Joe Biden to deliver forward-looking inaugural speech built around the theme of unity
Washington, Jan 20: Joe Biden, in his maiden address to the nation soon after being sworn in as the 46th President of the United States, would deliver a forward-looking speech built around the theme of unity, advisors close to the President-elect said.
According to the advisors, in his first moments after being sworn in as the 46th President of the United States by Chief Justice John Roberts after the clock strikes 12 noon (local time) at the West Front of the Capitol, Biden will speak about the need to bring the country together during an unprecedented moment of crisis.
He will reach out to all Americans, and call on every citizen to be part of meeting the extraordinary challenges facing fellow Americans, his advisors said Tuesday on the condition of anonymity.
Biden's "remarks will be a forward-looking vision for his presidency while addressing the moment we are living in as a country. The speech is built around the theme of unity," said the advisors who were not authorized to speak to the press.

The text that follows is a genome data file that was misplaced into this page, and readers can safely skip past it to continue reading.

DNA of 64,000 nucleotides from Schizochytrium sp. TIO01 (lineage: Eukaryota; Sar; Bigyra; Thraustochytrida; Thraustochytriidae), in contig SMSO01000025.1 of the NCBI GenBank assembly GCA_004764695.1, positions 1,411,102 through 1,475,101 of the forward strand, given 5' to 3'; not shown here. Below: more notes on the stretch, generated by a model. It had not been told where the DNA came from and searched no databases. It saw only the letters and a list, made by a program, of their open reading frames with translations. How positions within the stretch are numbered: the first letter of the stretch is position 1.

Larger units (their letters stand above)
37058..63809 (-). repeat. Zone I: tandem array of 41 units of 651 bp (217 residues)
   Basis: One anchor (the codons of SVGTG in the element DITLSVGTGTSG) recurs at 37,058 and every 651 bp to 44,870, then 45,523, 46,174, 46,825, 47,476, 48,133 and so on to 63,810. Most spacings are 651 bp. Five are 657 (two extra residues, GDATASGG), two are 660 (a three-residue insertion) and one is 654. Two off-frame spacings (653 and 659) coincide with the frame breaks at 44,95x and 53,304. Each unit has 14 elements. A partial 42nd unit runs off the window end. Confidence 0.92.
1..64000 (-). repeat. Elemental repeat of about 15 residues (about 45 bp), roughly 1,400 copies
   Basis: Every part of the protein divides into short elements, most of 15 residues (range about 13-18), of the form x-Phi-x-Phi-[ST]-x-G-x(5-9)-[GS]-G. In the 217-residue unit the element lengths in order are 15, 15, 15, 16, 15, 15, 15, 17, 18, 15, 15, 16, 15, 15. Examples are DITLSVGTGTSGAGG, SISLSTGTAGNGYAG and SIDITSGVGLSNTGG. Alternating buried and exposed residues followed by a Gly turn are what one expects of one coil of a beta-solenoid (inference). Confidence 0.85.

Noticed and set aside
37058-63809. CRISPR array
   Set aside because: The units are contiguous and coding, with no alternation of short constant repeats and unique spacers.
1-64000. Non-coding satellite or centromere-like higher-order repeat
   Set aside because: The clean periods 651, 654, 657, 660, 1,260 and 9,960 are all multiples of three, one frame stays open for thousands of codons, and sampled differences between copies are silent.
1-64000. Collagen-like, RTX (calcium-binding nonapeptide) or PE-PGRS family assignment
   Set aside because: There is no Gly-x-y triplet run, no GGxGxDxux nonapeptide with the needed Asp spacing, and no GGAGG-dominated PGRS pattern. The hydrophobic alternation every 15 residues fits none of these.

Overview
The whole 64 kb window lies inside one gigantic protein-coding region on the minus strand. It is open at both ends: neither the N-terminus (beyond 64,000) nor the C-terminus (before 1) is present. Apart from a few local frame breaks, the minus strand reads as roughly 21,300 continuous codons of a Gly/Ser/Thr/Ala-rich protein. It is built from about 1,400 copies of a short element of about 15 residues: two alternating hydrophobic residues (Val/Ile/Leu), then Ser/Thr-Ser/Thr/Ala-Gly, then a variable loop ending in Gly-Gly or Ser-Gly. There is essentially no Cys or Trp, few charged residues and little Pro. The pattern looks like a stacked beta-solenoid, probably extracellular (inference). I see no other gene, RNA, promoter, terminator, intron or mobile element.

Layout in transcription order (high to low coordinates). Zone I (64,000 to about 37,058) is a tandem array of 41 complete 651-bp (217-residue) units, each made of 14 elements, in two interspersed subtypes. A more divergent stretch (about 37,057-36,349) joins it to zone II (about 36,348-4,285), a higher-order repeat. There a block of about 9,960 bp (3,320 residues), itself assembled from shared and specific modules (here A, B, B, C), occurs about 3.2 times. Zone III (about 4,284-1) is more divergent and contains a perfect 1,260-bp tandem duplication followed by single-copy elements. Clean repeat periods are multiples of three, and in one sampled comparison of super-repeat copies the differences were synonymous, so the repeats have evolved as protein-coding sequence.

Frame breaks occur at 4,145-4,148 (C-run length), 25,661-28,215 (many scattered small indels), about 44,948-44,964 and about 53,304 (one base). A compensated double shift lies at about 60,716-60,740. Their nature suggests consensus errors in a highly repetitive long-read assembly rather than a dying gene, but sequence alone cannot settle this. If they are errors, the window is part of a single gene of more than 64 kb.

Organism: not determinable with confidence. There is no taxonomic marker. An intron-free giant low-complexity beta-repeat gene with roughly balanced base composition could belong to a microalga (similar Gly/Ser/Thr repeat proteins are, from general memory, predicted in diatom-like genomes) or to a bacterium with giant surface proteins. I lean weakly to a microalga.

The speech is likely to last between 20 and 30 minutes. The theme of the speech is America United.
"As the President-elect would often say on the campaign trail, there is nothing this country cannot do when we do it together," the advisors said.
Notably, Biden's speech writer is Indian American Vinay Reddy. Raised in Dayton, Ohio, Reddy was the chief speech writer to Biden during his second term as the vice president of the US from 2013 to 2017. He is the first ever Indian American to be appointed as a presidential speech writer.
According to The Wall Street Journal, people familiar with his plans said Biden has been drafting the speech since the start of his presidential transition in November. Aides have said his speech will be in keeping with the major themes of his campaign, including unity, bipartisanship and optimism, the daily noted.
"He wants to use the moment to call Americans to unity," incoming White House Press Secretary Jen Psaki was quoted as saying by The Wall Street Journal.